Plato said you can discover more about a person in an hour of play than in a year of conversation. The same can be said of the way young children learn.
What looks like a simple activity to an adult — stacking blocks and knocking them down or running cars around an imaginary track — is actually serious developmental work to a child. By choosing the right kinds of toys, parents can make the most of playtime.
But that’s easier said than done. Store shelves are lined with fancy electronics and brightly colored gadgets that promise to make your baby the next Einstein. It’s enough to make you slightly dizzy, if not downright confused.
Keep it simple
It turns out that the best toys for little ones are often the simplest. Toys that allow children to direct the play themselves — open-ended play — are not only more engaging for young children, they’re also important for development.
So what exactly are open-ended toys? “My definition is toys that foster children’s imagination, that have the potential to be different every time they play with them,” says Dr. Dimitri Christakis, professor of pediatrics at Seattle Children’s Hospital Research Institute and the University of Washington.
Dr. Christakis says that parents should trust their judgment when looking for toys that encourage open-ended play. “Parental instincts are good,” says Christakis. “The kinds of toys that children have played with for millennia are probably the best. There is a reason those toys have longevity.”
“The reason those toys are so good for play and learning is that they require a lot more thinking and creativity on the part of the child,” says Claire Lerner, director of parenting resources for the children’s advocacy group Zero to Three. “Other toys might teach cause and effect, but with open-ended play, ideally, they are using all their domains of development.” Puzzles, for example, work motor skills, problem-solving abilities and language skills as the child talks through the process with an adult.
What to look for
Simple blocks in all shapes and sizes are a perpetual hit with child development experts. “Kids will start by stacking them and build visual-spatial skills, and then they learn problem solving,” says Lerner. She adds, “It expands to using their imagination, and the blocks they’re stacking in year one become a house for the stuffed animals in year two, a garage for cars, a hospital for their dolls.”
Dr. Christakis agrees. He recently conducted a study that found that when children are playing with blocks they are strengthening their thinking and language skills. “Playing with blocks gives you an opportunity to reinforce language,” says Christakis. “The next time the child is doing it on their own, they are in fact practicing what they’ve learned, internally. They’re able to experiment in new ways.”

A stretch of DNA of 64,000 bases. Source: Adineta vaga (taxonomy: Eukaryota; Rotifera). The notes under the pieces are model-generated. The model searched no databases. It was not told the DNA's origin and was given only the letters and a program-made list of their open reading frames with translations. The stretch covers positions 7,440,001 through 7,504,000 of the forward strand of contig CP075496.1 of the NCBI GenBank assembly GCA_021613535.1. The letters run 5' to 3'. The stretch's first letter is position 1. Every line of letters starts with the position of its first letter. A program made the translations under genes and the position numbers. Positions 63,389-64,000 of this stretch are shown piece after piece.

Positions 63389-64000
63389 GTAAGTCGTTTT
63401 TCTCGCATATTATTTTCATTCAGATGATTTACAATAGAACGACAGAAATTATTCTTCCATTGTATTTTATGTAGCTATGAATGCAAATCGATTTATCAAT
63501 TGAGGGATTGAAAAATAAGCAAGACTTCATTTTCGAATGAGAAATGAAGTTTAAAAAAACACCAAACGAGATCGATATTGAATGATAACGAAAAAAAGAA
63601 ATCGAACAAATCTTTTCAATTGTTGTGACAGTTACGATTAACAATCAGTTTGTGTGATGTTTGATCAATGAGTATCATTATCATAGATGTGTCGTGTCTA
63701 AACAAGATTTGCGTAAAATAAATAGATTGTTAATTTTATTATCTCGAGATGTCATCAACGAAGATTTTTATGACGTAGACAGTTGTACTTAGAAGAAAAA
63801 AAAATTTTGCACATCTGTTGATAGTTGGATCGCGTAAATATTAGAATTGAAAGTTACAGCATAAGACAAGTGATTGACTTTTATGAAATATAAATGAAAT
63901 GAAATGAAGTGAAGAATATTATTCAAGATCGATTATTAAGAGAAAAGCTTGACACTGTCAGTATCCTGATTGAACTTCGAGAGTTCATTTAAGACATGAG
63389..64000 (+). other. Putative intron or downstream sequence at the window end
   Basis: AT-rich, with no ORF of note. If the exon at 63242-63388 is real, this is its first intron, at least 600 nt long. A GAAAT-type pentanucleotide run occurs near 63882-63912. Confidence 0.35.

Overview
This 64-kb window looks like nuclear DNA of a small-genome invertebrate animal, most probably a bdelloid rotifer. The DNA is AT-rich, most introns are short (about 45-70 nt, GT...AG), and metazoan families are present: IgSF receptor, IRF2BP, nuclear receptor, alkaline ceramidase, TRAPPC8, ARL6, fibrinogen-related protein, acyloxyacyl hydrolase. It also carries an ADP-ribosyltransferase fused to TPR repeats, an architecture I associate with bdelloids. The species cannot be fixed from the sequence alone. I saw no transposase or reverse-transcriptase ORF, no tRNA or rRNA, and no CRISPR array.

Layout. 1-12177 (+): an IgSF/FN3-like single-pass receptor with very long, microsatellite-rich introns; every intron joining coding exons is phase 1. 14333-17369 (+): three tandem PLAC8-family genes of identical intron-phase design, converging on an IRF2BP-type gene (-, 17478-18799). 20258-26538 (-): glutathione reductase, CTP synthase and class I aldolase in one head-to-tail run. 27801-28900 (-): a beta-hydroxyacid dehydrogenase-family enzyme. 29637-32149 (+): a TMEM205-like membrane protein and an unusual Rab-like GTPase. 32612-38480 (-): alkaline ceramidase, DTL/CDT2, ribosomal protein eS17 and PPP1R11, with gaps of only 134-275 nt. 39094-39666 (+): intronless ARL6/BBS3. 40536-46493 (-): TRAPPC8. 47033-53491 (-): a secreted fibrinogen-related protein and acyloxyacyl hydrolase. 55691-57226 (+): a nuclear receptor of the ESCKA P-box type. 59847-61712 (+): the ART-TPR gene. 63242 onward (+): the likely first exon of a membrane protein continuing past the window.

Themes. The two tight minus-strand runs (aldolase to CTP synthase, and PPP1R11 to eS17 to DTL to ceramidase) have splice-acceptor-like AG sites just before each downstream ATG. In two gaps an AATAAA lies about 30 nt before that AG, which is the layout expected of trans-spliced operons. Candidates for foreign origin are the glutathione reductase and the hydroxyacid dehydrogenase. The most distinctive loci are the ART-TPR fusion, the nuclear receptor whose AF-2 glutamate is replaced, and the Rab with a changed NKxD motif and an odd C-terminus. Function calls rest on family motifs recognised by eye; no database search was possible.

Because the ways in which children can play with blocks change as they grow, blocks make sense economically, too. Any parent who has tossed out a toy that their children grew bored with after a week can appreciate that. Of course, you don’t have to limit yourself to wooden blocks. Children can build (and stack and sort and count) with empty containers, large cardboard blocks or even pillows!
Toys that reflect the world around them can provide hours of fun for young children. Pretend food and kitchen tools can turn your living room into a restaurant, create a picnic for dolls or allow your child to “make dinner” alongside you. A child can talk on a toy phone to imaginary friends, or make change with a toy cash register. Costumes and dress-up clothes are another excellent choice.
“Anything that lends itself to imagination and creativity can lead to making up stories with a beginning, middle and end,” says Lerner. That encourages language development, teaches children to work with others and develops creativity at playtime.
Arts and crafts
According to Lerner, art lends itself to the development of a wide range of skills, and even very young children aren’t necessarily too young for art supplies. “There’s so much room for imagination,” she says.
The trick is to keep the materials age-appropriate. Let your child finger-paint with pudding or yogurt and use nontoxic clay dough for sculpting. “With clay they’re working the same muscles that will help them write one day,” says Lerner. Washable markers are also fine for toddlers, as long as you’re OK with the mess.
Parents can play, too
No matter what toys you choose, the best way to foster your children’s development is to be an active participant in their play. Help your children discover new ways to use and experiment with their toys. “Anything can be made more open-ended,” says Dr. Christakis. “The boundaries get blurred depending on how the child interacts with it.”
Jennifer Donahue is a freelance writer who lives in Kenmore. Her 9- and 6-year-old sons still play with their beloved wooden blocks, which were passed down by a neighbor.
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